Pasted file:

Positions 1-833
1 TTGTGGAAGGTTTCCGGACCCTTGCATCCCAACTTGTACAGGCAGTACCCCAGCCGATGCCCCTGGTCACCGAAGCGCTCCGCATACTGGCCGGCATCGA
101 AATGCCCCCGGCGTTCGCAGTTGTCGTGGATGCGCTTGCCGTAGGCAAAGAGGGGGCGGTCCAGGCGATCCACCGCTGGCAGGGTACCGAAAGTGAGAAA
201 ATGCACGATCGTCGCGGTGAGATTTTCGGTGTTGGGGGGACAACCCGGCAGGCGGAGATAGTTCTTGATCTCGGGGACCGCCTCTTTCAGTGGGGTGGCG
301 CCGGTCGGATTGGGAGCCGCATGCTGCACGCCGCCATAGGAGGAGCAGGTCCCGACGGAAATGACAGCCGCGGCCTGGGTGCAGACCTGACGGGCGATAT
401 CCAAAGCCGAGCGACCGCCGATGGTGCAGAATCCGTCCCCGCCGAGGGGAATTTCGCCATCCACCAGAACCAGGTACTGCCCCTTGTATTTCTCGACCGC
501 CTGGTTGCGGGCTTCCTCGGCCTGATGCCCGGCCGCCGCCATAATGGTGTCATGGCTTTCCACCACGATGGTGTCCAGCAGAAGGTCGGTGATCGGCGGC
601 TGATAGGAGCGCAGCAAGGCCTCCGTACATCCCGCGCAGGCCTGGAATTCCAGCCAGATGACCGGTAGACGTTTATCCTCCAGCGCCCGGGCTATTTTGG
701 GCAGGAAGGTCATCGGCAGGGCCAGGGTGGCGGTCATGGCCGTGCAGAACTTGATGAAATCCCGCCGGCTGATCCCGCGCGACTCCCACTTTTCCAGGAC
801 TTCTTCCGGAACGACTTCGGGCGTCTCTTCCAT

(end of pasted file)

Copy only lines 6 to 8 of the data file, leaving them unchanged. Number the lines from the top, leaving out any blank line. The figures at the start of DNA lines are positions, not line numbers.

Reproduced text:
401 CCAAAGCCGAGCGACCGCCGATGGTGCAGAATCCGTCCCCGCCGAGGGGAATTTCGCCATCCACCAGAACCAGGTACTGCCCCTTGTATTTCTCGACCGC
501 CTGGTTGCGGGCTTCCTCGGCCTGATGCCCGGCCGCCGCCATAATGGTGTCATGGCTTTCCACCACGATGGTGTCCAGCAGAAGGTCGGTGATCGGCGGC
601 TGATAGGAGCGCAGCAAGGCCTCCGTACATCCCGCGCAGGCCTGGAATTCCAGCCAGATGACCGGTAGACGTTTATCCTCCAGCGCCCGGGCTATTTTGG